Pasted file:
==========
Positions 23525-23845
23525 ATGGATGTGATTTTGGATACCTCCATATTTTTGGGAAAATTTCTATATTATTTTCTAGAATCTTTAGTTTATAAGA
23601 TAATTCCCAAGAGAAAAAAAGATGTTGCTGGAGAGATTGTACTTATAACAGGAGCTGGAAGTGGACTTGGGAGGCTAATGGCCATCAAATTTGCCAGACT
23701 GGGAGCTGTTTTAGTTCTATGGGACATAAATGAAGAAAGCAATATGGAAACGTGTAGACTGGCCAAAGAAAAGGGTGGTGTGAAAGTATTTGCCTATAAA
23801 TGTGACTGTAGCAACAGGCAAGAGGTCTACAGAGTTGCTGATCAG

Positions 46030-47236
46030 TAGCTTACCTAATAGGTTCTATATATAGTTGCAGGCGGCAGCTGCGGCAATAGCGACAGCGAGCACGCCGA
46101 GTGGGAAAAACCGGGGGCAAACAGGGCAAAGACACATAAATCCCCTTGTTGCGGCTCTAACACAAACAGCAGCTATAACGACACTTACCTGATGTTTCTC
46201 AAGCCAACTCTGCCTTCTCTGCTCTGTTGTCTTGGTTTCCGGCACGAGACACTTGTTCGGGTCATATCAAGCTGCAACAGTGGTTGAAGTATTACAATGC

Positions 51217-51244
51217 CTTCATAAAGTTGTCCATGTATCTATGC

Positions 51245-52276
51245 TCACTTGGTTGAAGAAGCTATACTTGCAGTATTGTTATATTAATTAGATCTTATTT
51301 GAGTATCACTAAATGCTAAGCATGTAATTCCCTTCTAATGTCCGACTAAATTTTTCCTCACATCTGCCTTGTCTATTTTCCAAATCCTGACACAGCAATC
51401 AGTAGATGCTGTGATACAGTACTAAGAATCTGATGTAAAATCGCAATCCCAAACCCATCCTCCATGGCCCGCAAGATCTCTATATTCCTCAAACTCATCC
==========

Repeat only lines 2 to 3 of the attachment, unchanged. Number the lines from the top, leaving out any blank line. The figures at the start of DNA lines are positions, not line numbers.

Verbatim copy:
23525 ATGGATGTGATTTTGGATACCTCCATATTTTTGGGAAAATTTCTATATTATTTTCTAGAATCTTTAGTTTATAAGA
23601 TAATTCCCAAGAGAAAAAAAGATGTTGCTGGAGAGATTGTACTTATAACAGGAGCTGGAAGTGGACTTGGGAGGCTAATGGCCATCAAATTTGCCAGACT